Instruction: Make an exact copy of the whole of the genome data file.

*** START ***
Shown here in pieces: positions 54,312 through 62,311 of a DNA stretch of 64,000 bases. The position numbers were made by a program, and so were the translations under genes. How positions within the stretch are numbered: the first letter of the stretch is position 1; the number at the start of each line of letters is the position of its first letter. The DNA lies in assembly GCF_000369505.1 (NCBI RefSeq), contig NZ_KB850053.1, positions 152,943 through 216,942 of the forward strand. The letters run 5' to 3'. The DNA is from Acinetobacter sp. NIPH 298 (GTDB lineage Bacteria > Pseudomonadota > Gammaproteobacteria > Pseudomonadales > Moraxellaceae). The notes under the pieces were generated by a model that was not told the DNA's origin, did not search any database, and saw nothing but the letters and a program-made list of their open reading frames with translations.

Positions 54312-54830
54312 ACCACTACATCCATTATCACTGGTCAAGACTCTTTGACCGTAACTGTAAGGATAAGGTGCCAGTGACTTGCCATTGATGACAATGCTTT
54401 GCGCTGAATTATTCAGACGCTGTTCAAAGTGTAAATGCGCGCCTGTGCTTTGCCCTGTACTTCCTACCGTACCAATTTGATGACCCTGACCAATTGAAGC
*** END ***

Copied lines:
Shown here in pieces: positions 54,312 through 62,311 of a DNA stretch of 64,000 bases. The position numbers were made by a program, and so were the translations under genes. How positions within the stretch are numbered: the first letter of the stretch is position 1; the number at the start of each line of letters is the position of its first letter. The DNA lies in assembly GCF_000369505.1 (NCBI RefSeq), contig NZ_KB850053.1, positions 152,943 through 216,942 of the forward strand. The letters run 5' to 3'. The DNA is from Acinetobacter sp. NIPH 298 (GTDB lineage Bacteria > Pseudomonadota > Gammaproteobacteria > Pseudomonadales > Moraxellaceae). The notes under the pieces were generated by a model that was not told the DNA's origin, did not search any database, and saw nothing but the letters and a program-made list of their open reading frames with translations.

Positions 54312-54830
54312 ACCACTACATCCATTATCACTGGTCAAGACTCTTTGACCGTAACTGTAAGGATAAGGTGCCAGTGACTTGCCATTGATGACAATGCTTT
54401 GCGCTGAATTATTCAGACGCTGTTCAAAGTGTAAATGCGCGCCTGTGCTTTGCCCTGTACTTCCTACCGTACCAATTTGATGACCCTGACCAATTGAAGC